Accountable Leadership is an educational consultancy dedicated that enables leaders and those seeking leadership roles, to use their influence to produce effective and tangible outcomes for those they serve. We are also a platform that promotes accountability as the fundamental basis for leadership in society.
We believe that leadership is not only a process, skill set, or position, but it is an experience leaders create for those they lead, and it is a privilege to be taken on with utmost consideration and care. Our approach to leadership places accountability for human outcomes at the forefront of leadership selection, practice and experience.
While leadership accountability does require taking responsibility for negative outcomes, we go a step further. It requires a mindset of acting with the intention to prevent or offset those outcomes in advance, and of understanding the full scope of your influence as a leader.
Accountable Leadership produces the weekly “Leading Accountably” podcast, which features discussions on various topics covered on the AL blog, and bi-weekly guests to talk about personal, real-world experiences.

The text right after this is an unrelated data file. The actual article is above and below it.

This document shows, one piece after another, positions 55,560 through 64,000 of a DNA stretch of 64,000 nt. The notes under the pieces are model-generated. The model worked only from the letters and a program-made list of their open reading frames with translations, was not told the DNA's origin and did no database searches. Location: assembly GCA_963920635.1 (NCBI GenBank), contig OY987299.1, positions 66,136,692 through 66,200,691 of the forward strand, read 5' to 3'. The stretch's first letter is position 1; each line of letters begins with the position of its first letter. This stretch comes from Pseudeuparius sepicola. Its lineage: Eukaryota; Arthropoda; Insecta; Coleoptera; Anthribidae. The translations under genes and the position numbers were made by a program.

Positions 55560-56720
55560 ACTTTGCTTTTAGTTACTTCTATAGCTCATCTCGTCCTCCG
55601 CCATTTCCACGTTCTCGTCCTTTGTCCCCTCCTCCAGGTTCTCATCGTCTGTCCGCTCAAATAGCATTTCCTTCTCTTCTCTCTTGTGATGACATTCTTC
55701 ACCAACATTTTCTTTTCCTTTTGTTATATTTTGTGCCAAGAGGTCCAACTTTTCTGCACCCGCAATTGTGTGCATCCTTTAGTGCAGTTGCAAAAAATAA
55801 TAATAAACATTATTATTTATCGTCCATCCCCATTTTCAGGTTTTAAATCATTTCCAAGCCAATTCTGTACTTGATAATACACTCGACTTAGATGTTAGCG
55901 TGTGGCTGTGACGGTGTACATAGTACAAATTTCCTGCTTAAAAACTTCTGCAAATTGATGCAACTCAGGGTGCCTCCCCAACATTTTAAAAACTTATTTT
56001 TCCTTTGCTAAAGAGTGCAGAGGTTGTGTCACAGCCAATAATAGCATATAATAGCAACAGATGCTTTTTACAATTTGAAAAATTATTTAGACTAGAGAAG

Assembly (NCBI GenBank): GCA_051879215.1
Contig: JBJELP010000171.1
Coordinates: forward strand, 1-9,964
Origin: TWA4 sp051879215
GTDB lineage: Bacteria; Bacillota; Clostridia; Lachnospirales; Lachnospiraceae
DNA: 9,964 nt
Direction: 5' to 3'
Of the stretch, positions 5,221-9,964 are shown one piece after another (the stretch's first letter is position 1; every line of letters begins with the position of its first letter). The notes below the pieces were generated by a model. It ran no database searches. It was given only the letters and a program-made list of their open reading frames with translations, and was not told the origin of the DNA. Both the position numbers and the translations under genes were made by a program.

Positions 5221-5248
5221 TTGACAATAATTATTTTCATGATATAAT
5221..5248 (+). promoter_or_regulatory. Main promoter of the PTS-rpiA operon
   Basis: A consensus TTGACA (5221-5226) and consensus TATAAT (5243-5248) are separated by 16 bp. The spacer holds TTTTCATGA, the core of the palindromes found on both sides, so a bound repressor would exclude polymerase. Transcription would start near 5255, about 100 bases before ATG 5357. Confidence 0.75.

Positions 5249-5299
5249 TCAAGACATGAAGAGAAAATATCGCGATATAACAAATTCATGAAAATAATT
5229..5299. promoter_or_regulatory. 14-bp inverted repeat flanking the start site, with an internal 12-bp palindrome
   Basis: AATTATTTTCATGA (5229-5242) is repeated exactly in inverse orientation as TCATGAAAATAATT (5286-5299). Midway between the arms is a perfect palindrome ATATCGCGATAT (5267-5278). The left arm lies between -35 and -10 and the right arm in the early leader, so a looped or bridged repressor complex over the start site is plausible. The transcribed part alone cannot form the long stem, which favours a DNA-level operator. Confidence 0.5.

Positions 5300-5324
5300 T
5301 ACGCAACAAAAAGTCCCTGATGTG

Featuring highlights from speaking engagements, events and vlog posts.
Lisel discusses, in the context of crisis, how research methods can be used to identify necessary leadership values, behaviors and standards, linking them to positive outcomes for humans in society, and successfully navigating crises.
The AL blog features posts on a variety of topics pertaining to accountable leadership in society and how we can best demand leadership that leads to positive human outcomes.
How Covid-19 points to the need for better leadership in society, and a discussion of the type of leadership we may need.
This post is part of a six-part series. Click here for part 1 “When Leadership Becomes Toxic: Ignoring Real Problems“ Loyalty is to be earned Toxic leadership does not generate true loyalty. It can only generate forced or manufactured loyalty. Employees don’t stay? Didn’t quite elect the president you thought? Were the expected outcomes reasonable […]
In order for leadership to work well we must set our expectations high, and understand that it is our responsibility to have, solidify, communicate and evaluate against our expectations.
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